Published in paperback on 10 March 2016 by Sphere
Fearing for his life, journalist Philip Mangan has gone into hiding from the Chinese agents who have identified him as a British spy. His reputation and life are in tatters. But when he is caught in a terrorist attack in East Africa and a shadowy Chinese figure approaches him in the dead of night with information on the origins of the atrocity, Mangan is suddenly back in the eye of the storm.
Meanwhile, thousands of miles away on a humid Hong Kong night, a key MI6 source is murdered minutes after meeting spy Trish Patterson. From Washington, D.C. to the hallowed halls of Oxford University and dusty African streets, a sinister power is stirring that will use Mangan and Patterson as its pawns – if they survive.
Deeply steeped in tension and paranoia, Spy Games is Adam Brookes’ follow-up to his award-nominated debut Night Heron and a remarkable, groundbreaking spy thriller.
My thoughts on Spy Games
After reading Night Heron, I was desperate to see what happens next to the lovely heroic and slightly naive Philip Mangan. Spy Games effortlessly follows Night Heron and brings the now familiar Mangan, Patterson and Peanut back.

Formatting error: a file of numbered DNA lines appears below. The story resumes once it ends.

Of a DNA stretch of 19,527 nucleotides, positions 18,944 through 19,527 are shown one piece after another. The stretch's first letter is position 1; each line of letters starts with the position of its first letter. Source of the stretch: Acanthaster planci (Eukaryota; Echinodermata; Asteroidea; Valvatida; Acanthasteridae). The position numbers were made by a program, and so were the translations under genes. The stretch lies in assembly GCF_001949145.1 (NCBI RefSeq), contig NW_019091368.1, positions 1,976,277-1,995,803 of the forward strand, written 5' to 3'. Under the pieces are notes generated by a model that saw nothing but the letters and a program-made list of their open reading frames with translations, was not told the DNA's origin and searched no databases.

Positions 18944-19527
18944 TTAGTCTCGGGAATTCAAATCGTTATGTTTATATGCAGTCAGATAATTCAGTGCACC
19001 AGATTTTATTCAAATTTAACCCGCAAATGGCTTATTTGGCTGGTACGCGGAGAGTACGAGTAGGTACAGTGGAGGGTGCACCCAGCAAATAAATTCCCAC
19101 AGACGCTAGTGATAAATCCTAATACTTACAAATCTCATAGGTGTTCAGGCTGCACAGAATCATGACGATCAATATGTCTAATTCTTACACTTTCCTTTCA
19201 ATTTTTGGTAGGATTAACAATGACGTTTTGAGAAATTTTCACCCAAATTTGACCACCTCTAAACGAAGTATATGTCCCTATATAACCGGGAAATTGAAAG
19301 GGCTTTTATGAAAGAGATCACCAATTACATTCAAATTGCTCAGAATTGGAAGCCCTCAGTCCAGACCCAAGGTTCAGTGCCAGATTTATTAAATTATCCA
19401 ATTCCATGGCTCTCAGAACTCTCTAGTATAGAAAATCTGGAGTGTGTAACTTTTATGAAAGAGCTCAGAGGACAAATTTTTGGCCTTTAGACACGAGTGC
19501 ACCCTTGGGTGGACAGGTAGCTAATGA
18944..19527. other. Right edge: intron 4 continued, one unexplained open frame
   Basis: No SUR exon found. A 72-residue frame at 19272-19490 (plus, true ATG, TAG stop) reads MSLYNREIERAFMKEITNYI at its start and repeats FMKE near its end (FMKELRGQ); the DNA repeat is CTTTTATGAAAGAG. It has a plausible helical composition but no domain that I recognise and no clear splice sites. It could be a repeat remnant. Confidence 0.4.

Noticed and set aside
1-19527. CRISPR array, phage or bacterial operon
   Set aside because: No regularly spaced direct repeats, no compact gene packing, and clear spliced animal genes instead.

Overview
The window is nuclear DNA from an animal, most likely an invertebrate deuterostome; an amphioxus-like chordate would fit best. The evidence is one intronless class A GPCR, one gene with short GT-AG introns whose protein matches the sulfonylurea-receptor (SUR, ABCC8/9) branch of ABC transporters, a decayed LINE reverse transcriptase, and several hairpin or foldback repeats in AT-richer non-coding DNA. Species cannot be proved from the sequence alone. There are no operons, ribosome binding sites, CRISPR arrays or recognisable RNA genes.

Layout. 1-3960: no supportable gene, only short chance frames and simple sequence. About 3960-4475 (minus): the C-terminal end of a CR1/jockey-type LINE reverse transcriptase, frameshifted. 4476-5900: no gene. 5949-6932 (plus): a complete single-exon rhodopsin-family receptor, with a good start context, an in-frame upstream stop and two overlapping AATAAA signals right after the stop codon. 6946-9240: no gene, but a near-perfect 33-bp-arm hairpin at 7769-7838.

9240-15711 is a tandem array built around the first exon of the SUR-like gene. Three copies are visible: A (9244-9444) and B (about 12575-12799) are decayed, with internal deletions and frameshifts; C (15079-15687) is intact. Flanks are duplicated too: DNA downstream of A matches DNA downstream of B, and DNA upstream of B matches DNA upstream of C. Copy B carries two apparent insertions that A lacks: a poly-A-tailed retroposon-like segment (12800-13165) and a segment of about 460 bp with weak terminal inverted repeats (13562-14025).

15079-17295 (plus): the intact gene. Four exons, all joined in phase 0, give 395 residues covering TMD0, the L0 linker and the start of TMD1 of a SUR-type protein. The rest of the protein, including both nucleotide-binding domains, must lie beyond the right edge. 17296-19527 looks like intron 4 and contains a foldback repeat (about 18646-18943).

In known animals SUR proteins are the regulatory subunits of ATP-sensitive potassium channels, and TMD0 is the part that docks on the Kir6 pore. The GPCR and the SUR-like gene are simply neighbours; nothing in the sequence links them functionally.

Mangan is in Ethiopia, far away from Chinese authorities. Mangan was outed as a spy, so has to live cautiously and quietly. He is still working as a journalist. He is contacted by a Chinese man, with secrets. The Chinese are in Ethiopia, making their mark on the region. They have not forgotten Mangan. He has a choice and he goes for it. He gets in touch with MI6 and of course, his handler Trish Patterson in London. Mangan ends up in Thailand, getting into all sorts of trouble. A pawn in a spy game.
I was slightly envious of Mangan. He may have a tough time, as he is sucked into the espionage world again. But he gets to travel to and see some wonderful places. We see him living in Ethiopia and going to Thailand. We get fascinating insight into the different cultures. It feels very authentic and is a credit to the writer.
This would make a superb television spy drama, along with Night Heron. Can I suggest Damian Lewis for the part of Mangan?
I really didn’t want it to end. I want the third part of the trilogy, to see what is going through the mind of Mangan. It is that kind of read.
A terrific heart-thumping spy thriller. Recommended.
Night Heron – Book One in the Trilogy
My recent Q&A with the author Adam Brookes, on the publication in paperback of ‘Spy Games’